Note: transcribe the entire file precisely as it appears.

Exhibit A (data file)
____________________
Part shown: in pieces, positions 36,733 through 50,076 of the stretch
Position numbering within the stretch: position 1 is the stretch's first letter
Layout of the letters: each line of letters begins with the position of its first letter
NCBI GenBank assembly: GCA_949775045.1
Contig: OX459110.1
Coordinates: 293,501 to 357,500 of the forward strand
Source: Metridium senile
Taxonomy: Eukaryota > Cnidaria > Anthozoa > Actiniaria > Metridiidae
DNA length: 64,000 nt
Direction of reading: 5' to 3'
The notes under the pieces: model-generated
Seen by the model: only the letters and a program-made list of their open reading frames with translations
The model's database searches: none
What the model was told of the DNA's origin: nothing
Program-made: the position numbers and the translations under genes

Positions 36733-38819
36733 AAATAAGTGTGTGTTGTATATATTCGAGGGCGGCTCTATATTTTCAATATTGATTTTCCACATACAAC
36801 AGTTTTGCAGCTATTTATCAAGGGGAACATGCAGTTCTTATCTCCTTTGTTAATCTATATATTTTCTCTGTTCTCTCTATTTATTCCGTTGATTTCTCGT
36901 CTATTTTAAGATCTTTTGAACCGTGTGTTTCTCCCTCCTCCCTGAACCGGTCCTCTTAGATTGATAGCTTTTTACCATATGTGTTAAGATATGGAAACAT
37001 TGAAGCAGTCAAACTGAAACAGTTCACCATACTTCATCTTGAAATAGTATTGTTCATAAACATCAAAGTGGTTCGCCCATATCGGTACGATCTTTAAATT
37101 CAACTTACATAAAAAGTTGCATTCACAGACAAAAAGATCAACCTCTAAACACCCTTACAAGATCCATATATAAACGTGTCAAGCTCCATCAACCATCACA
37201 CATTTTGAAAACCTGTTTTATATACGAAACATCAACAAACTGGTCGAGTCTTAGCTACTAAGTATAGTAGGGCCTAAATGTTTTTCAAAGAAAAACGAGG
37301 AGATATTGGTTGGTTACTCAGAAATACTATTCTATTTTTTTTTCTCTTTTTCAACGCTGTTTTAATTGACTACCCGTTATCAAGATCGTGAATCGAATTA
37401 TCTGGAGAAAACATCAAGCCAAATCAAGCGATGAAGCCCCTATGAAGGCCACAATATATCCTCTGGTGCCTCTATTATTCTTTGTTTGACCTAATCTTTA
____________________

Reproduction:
Part shown: in pieces, positions 36,733 through 50,076 of the stretch
Position numbering within the stretch: position 1 is the stretch's first letter
Layout of the letters: each line of letters begins with the position of its first letter
NCBI GenBank assembly: GCA_949775045.1
Contig: OX459110.1
Coordinates: 293,501 to 357,500 of the forward strand
Source: Metridium senile
Taxonomy: Eukaryota > Cnidaria > Anthozoa > Actiniaria > Metridiidae
DNA length: 64,000 nt
Direction of reading: 5' to 3'
The notes under the pieces: model-generated
Seen by the model: only the letters and a program-made list of their open reading frames with translations
The model's database searches: none
What the model was told of the DNA's origin: nothing
Program-made: the position numbers and the translations under genes

Positions 36733-38819
36733 AAATAAGTGTGTGTTGTATATATTCGAGGGCGGCTCTATATTTTCAATATTGATTTTCCACATACAAC
36801 AGTTTTGCAGCTATTTATCAAGGGGAACATGCAGTTCTTATCTCCTTTGTTAATCTATATATTTTCTCTGTTCTCTCTATTTATTCCGTTGATTTCTCGT
36901 CTATTTTAAGATCTTTTGAACCGTGTGTTTCTCCCTCCTCCCTGAACCGGTCCTCTTAGATTGATAGCTTTTTACCATATGTGTTAAGATATGGAAACAT
37001 TGAAGCAGTCAAACTGAAACAGTTCACCATACTTCATCTTGAAATAGTATTGTTCATAAACATCAAAGTGGTTCGCCCATATCGGTACGATCTTTAAATT
37101 CAACTTACATAAAAAGTTGCATTCACAGACAAAAAGATCAACCTCTAAACACCCTTACAAGATCCATATATAAACGTGTCAAGCTCCATCAACCATCACA
37201 CATTTTGAAAACCTGTTTTATATACGAAACATCAACAAACTGGTCGAGTCTTAGCTACTAAGTATAGTAGGGCCTAAATGTTTTTCAAAGAAAAACGAGG
37301 AGATATTGGTTGGTTACTCAGAAATACTATTCTATTTTTTTTTCTCTTTTTCAACGCTGTTTTAATTGACTACCCGTTATCAAGATCGTGAATCGAATTA
37401 TCTGGAGAAAACATCAAGCCAAATCAAGCGATGAAGCCCCTATGAAGGCCACAATATATCCTCTGGTGCCTCTATTATTCTTTGTTTGACCTAATCTTTA